Monday, 7 September 2009

Five days left to nominate inspirational older people in Leeds

Only five days are left for nominations for the Leeds older person who makes the biggest difference or contribution to his or her community.

Leeds City Council and Leeds Older Persons Forum are hoping for as many entries as possible from across the city to find a winner for the 2009 Jack Anderson award.

Jack, who is from Leeds, had the accolade named after him because he has devoted much of his life to community activity and gives his time for free.

The award could go to someone, who, for example, has been the driving force in the formation of new groups for older people or has promoted activities in minority communities while at the same time being an inspiration to older people.

There are a number of criteria that each nomination must meet.

The person must be over 60 (50 if they are from a black or minority ethnic community); live in Leeds and be able to demonstrate a positive and inspirational image of older people in the city.

In addition, nominees will need to show that their actions have benefited the wider community; be able to display leadership skills that have been vital in their organisation or community and be able to demonstrate they are committed to improving the lives of older people and/or community groups.

Last year’s winner was Sheila Miller. She was nominated for the dedication she has shown to her community in north Leeds. Sheila has spent many years involved with Community Action for Roundhay Elderly; the running of ‘Care Connect’ which provides a social lifeline for over-60s, some of whom would otherwise never leave home or meet people at all. She also organises entertainment, speakers and outings.

The closing date for nominations is this Friday, 11 September 2009 and the winner will be announced on 1 October 2009 at a special event at Leeds City Museum to mark International Day of Older People.

Nominations should be sent to Leeds Older People’s Forum, 60 Upper Basinghall Street, Leeds, LS1 5HR or via email to:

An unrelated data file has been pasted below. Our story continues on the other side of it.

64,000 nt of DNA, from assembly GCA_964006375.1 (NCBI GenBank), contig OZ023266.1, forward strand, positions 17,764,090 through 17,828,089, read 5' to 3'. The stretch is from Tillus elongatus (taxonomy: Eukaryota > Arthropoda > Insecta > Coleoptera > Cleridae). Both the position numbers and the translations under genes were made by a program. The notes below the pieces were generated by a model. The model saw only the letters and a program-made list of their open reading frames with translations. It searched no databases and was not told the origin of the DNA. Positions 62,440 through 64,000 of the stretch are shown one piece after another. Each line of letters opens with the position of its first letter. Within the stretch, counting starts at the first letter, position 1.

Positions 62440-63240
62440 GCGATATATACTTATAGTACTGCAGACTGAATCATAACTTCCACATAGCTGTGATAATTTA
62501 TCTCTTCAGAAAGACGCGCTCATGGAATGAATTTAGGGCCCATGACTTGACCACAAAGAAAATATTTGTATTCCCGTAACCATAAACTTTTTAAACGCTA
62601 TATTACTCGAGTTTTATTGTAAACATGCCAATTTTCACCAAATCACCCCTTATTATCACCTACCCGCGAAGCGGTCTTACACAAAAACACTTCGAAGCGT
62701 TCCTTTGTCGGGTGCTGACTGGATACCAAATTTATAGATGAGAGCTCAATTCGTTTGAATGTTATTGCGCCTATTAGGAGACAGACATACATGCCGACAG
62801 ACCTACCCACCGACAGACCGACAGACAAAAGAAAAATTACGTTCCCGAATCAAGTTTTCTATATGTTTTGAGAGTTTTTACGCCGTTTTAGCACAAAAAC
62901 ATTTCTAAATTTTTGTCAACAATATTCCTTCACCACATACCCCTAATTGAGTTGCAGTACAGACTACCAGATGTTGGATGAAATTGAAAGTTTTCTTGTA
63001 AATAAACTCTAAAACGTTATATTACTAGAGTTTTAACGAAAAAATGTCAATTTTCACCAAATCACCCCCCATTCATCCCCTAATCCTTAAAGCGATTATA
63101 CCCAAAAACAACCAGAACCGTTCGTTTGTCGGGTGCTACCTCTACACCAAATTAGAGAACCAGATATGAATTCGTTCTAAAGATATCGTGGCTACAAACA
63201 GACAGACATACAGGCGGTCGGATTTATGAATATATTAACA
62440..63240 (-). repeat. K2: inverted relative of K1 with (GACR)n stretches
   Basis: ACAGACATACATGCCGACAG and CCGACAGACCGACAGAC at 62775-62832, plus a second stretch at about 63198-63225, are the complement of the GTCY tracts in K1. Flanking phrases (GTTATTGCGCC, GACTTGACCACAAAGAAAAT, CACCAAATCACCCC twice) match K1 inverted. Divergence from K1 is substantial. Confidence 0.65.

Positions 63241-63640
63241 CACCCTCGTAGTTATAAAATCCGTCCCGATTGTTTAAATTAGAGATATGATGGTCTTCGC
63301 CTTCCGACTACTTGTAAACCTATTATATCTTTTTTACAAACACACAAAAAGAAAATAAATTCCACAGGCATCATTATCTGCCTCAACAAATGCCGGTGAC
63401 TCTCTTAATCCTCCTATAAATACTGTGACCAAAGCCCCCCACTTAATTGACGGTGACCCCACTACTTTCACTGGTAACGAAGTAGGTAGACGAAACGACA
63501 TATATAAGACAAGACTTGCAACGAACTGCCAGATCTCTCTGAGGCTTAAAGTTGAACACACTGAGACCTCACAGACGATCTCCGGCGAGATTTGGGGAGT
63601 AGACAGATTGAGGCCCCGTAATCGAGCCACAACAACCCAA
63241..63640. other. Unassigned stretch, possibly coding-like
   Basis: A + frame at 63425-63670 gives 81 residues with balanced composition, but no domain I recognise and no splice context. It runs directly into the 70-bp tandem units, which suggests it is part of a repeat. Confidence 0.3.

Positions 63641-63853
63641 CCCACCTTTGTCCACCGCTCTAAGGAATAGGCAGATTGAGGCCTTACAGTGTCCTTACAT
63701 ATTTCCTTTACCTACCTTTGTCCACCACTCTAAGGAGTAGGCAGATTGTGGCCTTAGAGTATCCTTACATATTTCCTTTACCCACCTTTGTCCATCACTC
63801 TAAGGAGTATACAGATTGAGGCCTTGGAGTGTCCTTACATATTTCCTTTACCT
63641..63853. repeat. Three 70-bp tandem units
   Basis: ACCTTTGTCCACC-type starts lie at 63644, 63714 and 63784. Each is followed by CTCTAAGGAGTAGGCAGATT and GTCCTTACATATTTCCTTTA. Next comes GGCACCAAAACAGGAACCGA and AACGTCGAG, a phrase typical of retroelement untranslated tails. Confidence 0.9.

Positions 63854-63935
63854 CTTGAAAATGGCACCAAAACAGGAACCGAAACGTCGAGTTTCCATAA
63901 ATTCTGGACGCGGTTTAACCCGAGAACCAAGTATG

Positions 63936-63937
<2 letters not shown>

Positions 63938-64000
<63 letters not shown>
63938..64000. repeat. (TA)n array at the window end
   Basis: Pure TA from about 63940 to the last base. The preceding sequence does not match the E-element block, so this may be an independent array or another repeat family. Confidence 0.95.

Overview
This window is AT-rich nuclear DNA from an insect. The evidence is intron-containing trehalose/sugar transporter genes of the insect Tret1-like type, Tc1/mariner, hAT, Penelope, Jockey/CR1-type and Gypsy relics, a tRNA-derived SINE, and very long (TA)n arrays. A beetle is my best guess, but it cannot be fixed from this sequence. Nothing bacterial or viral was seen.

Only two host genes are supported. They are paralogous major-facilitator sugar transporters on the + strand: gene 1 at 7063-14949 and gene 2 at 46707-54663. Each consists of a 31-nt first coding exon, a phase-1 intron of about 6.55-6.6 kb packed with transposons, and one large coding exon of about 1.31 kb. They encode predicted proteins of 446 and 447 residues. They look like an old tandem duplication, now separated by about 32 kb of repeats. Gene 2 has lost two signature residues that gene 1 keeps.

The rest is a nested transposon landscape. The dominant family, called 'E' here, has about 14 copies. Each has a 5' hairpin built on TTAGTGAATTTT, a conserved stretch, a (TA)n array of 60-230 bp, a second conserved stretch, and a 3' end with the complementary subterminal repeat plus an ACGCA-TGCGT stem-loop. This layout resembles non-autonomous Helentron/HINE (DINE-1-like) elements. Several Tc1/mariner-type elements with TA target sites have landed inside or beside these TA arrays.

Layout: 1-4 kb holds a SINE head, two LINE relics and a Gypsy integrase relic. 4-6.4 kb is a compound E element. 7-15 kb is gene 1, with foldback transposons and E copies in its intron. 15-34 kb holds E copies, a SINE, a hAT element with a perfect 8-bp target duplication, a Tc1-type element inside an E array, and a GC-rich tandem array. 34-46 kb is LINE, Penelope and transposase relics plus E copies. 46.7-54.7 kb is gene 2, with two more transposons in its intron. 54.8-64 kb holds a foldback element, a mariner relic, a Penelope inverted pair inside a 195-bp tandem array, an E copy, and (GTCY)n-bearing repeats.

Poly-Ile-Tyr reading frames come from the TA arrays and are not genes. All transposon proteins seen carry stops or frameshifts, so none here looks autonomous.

Councillor Peter Harrand, who co-chairs the selection panel said:
“We know there are many older people across Leeds who give up their time for free and work tirelessly for or in their local community.

“The Jack Anderson award is the chance to recognise and celebrate that hard work and dedication.

“It will also prove that far from sitting around, playing bingo or watching daytime TV, many older people continue to make a valuable contribution to the city well beyond the time when you’d normally expect them to be taking it easy.”

Councillor Brenda Lancaster, who co-chairs the selection panel said:
“I suspect that making a decision about who gets this year’s Jack Anderson award is going to be pretty tough, given the fact older people make such a fantastic contribution to life in Leeds.

“I’m looking forward to reading about all the good work that’s going on in our city and I encourage everyone to think about someone who deserves recognition.”


For media enquiries please contact:
John Donegan, Leeds City Council Press Office (0113) 247 4450

Strike update: 15.50

Latest position re: industrial action within Leeds City Council's streetscene services.

Refuse/recycling collections - 7 front line crews are working normally.

Street cleaning - a range of services are being provided with over 40 staff working normally, this includes both mechanical and manual sweeping/litter bin emptying.

Household Waste sites where a range of materials can be recycled - all open except Ellar Ghyll, Holmewell Road and Calverley Bridge.

Some gully cleansing and graffiti removal is being carried out.

Posted via web from Leeds City Council

Party time as Leeds City Museum enjoys first birthday

Caption: The Leeds City Museum has been a phenomenal success in its first 12 months

Leeds is gearing up for a major party this weekend as the fantastic Leeds City Museum celebrates its first birthday.